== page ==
New law starting in 2017 makes it illegal to misrepresent a pet as a service animal

By Robin Ferruggia
The Surveyor

Janet Bayless, a Berthoud resident and former executive director of Colorado-based Canine Partners of the Rockies, who has worked with service dogs, including PTSD service dogs, for 26 years, demonstrates the ability of her service-dog-in-training, Putter.  John Gardner / The Surveyor

Janet Bayless, a Berthoud resident and former executive director of Colorado-based Canine Partners of the Rockies, who has worked with service dogs, including PTSD service dogs, for 26 years, demonstrates the ability of her service-dog-in-training, Putter.
John Gardner / The Surveyor

An unexpected greeting happened the other day as I walked into a suburban Denver area library and had a big black poodle wearing a “Service Dog” vest ran over and jumped on me.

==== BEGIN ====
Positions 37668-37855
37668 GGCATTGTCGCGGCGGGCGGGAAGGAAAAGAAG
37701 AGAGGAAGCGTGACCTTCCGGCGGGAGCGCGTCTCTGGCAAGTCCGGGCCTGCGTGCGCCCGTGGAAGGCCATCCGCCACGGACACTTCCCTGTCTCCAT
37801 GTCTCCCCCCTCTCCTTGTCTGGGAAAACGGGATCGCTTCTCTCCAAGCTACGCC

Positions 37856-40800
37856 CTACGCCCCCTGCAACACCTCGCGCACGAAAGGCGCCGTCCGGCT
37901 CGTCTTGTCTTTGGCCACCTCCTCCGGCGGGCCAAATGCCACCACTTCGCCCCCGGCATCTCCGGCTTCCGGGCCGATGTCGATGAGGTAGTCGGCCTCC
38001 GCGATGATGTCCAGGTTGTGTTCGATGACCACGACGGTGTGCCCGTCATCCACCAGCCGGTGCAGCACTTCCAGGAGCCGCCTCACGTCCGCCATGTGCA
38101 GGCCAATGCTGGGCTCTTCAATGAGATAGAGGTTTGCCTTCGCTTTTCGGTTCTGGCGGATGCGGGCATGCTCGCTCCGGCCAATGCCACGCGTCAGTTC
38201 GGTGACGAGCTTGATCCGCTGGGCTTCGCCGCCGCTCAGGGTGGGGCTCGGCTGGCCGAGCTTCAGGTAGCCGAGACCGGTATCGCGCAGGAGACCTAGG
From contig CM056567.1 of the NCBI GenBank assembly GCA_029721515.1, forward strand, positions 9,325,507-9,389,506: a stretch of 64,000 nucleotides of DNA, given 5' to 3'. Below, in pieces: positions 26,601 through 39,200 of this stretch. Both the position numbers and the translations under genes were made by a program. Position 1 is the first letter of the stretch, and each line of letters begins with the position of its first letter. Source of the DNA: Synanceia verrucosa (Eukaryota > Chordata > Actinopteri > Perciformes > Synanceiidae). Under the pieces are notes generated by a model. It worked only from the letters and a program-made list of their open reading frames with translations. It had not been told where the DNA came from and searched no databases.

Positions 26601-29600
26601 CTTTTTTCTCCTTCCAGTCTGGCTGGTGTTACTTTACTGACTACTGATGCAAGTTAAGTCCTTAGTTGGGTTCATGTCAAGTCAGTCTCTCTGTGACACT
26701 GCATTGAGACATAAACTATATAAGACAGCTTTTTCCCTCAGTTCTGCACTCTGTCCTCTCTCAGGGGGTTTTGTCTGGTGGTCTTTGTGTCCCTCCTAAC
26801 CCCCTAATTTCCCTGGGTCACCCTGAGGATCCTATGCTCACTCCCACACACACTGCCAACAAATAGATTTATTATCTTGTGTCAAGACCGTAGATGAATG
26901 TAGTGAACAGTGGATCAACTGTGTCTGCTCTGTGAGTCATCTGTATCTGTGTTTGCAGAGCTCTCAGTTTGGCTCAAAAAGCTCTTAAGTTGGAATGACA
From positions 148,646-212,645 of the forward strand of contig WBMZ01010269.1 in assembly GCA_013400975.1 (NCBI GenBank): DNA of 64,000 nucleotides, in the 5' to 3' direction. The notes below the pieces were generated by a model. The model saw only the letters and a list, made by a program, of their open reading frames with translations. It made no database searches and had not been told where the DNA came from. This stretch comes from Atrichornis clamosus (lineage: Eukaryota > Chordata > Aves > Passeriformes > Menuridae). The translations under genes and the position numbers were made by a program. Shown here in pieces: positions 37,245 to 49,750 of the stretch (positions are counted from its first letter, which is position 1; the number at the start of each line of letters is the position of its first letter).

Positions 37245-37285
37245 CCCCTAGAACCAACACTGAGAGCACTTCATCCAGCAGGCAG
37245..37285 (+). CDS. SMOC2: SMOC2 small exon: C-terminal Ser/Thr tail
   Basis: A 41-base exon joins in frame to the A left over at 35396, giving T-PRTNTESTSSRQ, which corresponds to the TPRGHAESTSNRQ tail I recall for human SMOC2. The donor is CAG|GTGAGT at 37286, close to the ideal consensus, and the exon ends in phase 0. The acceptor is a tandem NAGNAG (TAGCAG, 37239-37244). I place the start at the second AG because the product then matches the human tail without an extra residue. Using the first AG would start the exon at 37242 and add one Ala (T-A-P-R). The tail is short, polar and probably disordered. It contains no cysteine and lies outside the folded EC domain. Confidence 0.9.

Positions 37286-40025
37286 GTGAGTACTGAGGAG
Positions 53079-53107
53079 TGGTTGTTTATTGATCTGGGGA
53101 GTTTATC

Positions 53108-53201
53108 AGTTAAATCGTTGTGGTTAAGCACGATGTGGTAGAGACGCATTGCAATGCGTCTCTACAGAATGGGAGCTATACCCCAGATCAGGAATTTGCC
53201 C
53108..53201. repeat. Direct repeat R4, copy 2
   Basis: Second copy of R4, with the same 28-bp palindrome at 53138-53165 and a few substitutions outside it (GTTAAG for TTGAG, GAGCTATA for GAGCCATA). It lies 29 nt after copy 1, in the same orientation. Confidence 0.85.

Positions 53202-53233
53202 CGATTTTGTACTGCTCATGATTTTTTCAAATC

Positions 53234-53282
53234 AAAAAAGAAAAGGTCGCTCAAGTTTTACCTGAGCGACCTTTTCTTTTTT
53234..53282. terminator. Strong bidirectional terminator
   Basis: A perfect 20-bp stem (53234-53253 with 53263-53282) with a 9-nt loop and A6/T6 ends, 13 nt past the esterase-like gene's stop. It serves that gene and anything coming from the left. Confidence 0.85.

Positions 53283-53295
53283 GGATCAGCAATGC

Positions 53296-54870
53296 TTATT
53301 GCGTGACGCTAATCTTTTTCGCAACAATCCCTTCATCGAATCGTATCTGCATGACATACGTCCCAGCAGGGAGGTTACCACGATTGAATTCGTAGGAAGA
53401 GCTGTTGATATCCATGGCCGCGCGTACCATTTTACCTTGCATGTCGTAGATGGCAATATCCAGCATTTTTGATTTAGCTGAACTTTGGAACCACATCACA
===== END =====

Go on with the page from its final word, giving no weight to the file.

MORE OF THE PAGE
The owner, a young woman standing at the checkout counter holding a leash in her hand, explained the dog is in training. She added the dog is gentle and the dog accompanies her to help with post-traumatic stress disorder.

Upon checking out, the librarian said it’s difficult for libraries or any public spaces to enforce rules regarding dogs on premises.

The librarian told me that legally there is not a lot they can do to deter those who claim to have a service animal.

“We know it’s not a service dog,” she said. “But we can only ask two questions, and her answer made sense.”